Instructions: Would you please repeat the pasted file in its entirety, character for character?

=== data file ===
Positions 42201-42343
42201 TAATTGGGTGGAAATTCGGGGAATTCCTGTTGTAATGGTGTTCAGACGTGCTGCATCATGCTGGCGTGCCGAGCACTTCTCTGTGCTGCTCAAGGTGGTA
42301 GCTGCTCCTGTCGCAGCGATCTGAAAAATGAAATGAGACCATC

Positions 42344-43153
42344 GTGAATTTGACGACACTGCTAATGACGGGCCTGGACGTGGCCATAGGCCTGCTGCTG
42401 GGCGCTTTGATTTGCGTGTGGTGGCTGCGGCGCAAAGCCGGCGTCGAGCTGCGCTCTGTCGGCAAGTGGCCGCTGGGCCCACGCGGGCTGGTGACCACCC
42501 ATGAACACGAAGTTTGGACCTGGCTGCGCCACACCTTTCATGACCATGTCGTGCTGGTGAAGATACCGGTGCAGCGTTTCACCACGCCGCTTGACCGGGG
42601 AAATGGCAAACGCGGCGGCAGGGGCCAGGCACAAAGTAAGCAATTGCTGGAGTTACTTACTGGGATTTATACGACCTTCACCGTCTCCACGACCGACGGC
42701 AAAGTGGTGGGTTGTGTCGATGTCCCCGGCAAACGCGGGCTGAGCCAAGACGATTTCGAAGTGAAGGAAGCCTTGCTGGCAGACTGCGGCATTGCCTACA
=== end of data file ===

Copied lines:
Positions 42201-42343
42201 TAATTGGGTGGAAATTCGGGGAATTCCTGTTGTAATGGTGTTCAGACGTGCTGCATCATGCTGGCGTGCCGAGCACTTCTCTGTGCTGCTCAAGGTGGTA
42301 GCTGCTCCTGTCGCAGCGATCTGAAAAATGAAATGAGACCATC

Positions 42344-43153
42344 GTGAATTTGACGACACTGCTAATGACGGGCCTGGACGTGGCCATAGGCCTGCTGCTG
42401 GGCGCTTTGATTTGCGTGTGGTGGCTGCGGCGCAAAGCCGGCGTCGAGCTGCGCTCTGTCGGCAAGTGGCCGCTGGGCCCACGCGGGCTGGTGACCACCC
42501 ATGAACACGAAGTTTGGACCTGGCTGCGCCACACCTTTCATGACCATGTCGTGCTGGTGAAGATACCGGTGCAGCGTTTCACCACGCCGCTTGACCGGGG
42601 AAATGGCAAACGCGGCGGCAGGGGCCAGGCACAAAGTAAGCAATTGCTGGAGTTACTTACTGGGATTTATACGACCTTCACCGTCTCCACGACCGACGGC
42701 AAAGTGGTGGGTTGTGTCGATGTCCCCGGCAAACGCGGGCTGAGCCAAGACGATTTCGAAGTGAAGGAAGCCTTGCTGGCAGACTGCGGCATTGCCTACA